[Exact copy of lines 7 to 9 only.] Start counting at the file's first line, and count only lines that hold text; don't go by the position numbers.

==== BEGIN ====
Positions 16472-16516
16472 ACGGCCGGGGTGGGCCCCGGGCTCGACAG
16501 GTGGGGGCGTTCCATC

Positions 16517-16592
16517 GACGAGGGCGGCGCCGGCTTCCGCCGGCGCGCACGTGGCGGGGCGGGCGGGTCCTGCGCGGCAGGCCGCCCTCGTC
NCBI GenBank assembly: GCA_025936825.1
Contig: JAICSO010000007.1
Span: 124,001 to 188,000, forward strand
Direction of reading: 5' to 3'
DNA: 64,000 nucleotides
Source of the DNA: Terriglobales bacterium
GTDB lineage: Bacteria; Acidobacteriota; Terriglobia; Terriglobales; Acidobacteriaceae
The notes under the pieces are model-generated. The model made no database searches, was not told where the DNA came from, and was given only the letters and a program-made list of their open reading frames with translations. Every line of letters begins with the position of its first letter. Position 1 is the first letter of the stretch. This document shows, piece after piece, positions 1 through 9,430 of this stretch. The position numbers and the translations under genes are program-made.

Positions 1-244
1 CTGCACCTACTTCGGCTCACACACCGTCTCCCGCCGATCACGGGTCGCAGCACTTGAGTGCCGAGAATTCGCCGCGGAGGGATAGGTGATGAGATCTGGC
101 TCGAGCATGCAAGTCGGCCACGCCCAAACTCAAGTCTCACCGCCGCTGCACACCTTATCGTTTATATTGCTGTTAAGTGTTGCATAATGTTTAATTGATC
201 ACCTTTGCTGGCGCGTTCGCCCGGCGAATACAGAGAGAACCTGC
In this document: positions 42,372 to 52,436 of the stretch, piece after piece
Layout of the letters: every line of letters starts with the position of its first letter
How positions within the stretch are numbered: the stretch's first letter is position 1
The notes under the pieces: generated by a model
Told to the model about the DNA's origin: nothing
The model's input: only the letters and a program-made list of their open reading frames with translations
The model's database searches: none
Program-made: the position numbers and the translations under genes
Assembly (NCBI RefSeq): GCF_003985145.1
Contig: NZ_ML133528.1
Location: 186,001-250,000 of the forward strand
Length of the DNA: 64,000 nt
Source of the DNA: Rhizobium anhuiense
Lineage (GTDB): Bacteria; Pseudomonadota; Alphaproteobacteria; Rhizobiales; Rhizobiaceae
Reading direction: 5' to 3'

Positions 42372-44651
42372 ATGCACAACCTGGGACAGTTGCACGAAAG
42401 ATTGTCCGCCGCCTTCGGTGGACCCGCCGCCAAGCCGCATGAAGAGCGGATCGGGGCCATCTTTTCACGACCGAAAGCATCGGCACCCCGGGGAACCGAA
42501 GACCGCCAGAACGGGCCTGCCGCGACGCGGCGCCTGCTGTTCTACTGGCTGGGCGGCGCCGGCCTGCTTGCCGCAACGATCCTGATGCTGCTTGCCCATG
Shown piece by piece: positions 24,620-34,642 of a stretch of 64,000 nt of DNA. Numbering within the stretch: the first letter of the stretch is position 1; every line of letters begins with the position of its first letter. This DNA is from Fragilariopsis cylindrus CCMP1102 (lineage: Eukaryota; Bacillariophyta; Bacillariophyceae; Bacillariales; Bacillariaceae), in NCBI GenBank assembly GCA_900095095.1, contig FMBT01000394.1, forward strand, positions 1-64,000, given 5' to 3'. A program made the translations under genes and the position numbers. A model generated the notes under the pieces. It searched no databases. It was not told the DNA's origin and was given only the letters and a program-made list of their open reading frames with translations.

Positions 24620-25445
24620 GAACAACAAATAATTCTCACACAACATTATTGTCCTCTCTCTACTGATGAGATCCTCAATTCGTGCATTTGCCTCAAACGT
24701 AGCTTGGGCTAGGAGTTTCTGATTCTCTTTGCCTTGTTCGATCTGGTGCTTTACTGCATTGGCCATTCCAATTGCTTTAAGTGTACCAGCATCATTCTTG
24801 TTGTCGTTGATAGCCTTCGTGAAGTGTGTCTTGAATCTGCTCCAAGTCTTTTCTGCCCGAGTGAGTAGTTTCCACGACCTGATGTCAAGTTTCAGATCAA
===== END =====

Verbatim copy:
Contig: JAICSO010000007.1
Span: 124,001 to 188,000, forward strand
Direction of reading: 5' to 3'